Statement by India at the 39th Session of the Human Rights Council (10 to 28 September, 2018) on Agenda Item 3: ID with the Special Rapporteur on the human rights to safe drinking water and sanitation delivered by Ambassador Rajiv K. Chander, Permanent Representative of India [10 September 2018, Geneva]

Statement by India at the 39th Session of the Human Rights Council (10 to 28 September, 2018) on Agenda Item 3: ID with the Special Rapporteur on the human rights to safe drinking water and sanitation delivered by Ambassador Rajiv K. Chander, Permanent Representative of India [10 September 2018, Geneva] 

Mr. President,

We thank the SR on the human rights to safe drinking water and sanitation for presentation of his mission report on India. We appreciate various engagements undertaken by the SR with relevant stakeholders in India during his visit. We note the SR‘s acknowledgement that a two week visit to India would not be enough to develop a holistic perspective on the situation of safe drinking water and sanitation in a large and diverse country like India. It is our considered view that the real human rights scenario with respect to safe drinking water and sanitation issues for the people; encompassing all sections of India, has not been reflected appropriately in the report. The report in certain parts, uses inaccurate, outdated data points, as well as anecdotal evidence to make subjective generalizations.

2. We appreciate the SR’s acknowledgement on the commitment by the Government of India to the Swachh Bharat Mission i.e. Clean India Mission. Drinking water and sanitation are at top of the national development priority. This has been demonstrated by the country’s political commitment at the highest level, with the Prime Minister of India, Mr. Narendra Modi according both sanitation and drinking water his personal priority, which he reiterated in his latest Independence Day address to the country on August 15, 2018.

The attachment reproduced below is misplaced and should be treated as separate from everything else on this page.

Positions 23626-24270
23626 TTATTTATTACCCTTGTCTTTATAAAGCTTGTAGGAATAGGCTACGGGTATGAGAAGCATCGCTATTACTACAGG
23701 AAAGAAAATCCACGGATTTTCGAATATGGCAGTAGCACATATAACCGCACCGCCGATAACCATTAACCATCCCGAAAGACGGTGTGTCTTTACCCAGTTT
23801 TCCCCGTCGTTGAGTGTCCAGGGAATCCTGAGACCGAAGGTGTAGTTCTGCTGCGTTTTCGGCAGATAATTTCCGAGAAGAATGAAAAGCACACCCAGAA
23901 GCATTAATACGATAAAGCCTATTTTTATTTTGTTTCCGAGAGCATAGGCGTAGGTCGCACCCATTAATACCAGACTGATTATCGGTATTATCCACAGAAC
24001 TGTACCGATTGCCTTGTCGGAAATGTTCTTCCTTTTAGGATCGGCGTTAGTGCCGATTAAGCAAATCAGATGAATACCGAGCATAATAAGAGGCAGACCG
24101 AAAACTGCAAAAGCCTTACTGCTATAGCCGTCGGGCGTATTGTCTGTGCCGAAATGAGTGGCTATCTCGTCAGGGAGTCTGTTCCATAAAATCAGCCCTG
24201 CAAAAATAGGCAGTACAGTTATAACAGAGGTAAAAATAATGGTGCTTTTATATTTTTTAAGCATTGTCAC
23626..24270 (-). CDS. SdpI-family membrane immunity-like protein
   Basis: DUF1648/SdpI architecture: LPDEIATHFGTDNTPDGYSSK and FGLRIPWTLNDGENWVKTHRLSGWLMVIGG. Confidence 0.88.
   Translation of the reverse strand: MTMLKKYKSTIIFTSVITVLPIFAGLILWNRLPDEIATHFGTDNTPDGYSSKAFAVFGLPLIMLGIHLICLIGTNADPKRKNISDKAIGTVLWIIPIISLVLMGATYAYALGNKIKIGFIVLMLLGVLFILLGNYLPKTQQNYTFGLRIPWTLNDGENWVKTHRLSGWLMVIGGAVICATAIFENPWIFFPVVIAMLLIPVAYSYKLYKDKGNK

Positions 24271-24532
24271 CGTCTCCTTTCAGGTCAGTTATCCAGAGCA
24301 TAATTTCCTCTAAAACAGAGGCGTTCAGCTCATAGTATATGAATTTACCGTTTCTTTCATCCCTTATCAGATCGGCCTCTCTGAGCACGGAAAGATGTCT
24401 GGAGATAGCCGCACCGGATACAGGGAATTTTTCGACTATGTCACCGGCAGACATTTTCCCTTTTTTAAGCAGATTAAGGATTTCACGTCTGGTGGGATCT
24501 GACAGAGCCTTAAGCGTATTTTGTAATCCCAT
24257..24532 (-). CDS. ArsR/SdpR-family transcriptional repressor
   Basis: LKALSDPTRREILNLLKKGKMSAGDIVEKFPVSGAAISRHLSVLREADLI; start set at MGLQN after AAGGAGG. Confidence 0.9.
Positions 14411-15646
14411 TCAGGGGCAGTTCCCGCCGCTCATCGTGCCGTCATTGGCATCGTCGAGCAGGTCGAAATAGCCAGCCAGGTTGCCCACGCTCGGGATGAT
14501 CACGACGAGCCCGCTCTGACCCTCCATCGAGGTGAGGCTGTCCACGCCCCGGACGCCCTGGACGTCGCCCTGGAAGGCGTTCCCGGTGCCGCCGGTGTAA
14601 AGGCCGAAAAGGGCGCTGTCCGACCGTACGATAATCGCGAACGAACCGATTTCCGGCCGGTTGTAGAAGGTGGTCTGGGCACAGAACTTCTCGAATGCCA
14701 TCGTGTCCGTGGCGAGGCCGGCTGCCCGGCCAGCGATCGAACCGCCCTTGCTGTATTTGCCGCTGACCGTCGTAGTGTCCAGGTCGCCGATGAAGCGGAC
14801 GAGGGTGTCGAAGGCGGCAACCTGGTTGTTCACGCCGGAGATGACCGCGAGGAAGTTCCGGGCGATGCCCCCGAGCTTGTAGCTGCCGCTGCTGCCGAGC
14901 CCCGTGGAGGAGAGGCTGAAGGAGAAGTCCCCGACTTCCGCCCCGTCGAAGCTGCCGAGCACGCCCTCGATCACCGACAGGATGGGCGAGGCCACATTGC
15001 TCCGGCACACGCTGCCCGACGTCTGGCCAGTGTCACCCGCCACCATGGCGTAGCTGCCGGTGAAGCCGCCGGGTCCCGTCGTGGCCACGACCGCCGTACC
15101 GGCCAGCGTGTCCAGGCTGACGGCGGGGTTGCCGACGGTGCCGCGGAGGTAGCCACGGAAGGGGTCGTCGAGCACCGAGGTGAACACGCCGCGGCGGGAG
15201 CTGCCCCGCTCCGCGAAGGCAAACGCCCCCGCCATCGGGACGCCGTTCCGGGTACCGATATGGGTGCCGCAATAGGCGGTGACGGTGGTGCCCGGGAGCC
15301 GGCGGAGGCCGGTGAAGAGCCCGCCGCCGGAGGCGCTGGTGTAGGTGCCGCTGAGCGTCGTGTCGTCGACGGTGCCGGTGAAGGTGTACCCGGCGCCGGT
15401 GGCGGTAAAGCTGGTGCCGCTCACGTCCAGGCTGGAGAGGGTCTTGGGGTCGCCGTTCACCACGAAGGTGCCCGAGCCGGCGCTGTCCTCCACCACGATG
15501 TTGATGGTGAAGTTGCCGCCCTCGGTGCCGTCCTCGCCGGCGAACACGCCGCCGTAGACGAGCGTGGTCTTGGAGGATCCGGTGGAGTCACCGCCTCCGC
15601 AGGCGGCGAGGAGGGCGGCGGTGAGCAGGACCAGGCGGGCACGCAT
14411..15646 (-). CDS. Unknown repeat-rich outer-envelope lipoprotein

3. The Swachh Bharat Mission launched in 2014 was devised taking into account the holistic challenges India faces in the areas of sanitation and hygiene. It is essentially a community led people’s movement with a wide focus on voluntary behavioural change and not just construction of toilets. The “millions of toilets” are only the effect, the cause is the mass mobilization for behavioural changes towards sanitation. Referring to it as “merely a counting exercise”, is doing disservice to a movement by the people and of the people, besides being off the mark.

4. You would appreciate that within a short span, the approach adopted under the Swachh Bharat Mission has shown tremendous outcome with rural sanitation coverage in India increasing from 39% in October 2014 to over 90% in August 2018. Over 400,000 of the 600,000 villages in India have been declared free from open defecation. So far, 82.3 million toilets have been built in villages. The recent National Annual Rural Sanitation Survey conducted under the World Bank and under the watch of experts from UNICEF, Water Aid etc., has found the usage of toilets in rural India to be at 93.4%. This shows that toilets are not just being made available, but behaviours are changing. This survey has in fact confirmed that over 95% of Open Defection Free verified villages were indeed Open Defecation Free. Regarding urban sanitation, so far five million seventy one thousands household as well as 395 thousand community toilets have been constructed since October 2014. Nearly 3000 cities have been declared Open Defecation Free.

5. India is bound by a constitutional scheme of rights for ensuring universal access to drinking water for all its citizens. We have a body of federal laws and policies that recognize the right to drinking water, and well laid out norms for service delivery of water supply. The compliance to all these processes is constantly monitored by the Ministry of Drinking Water and Sanitation at all levels. True to the principles of cooperative federalism, states have the flexibility to tweak institutional arrangements to suit local requirements and boost efficiency based on their hydro geo morphological requirements. Therefore, it is our considered view that a 'one size fits all' approach as suggested by the UNSR will be detrimental to a vast country of the size of a sub-continent such as India.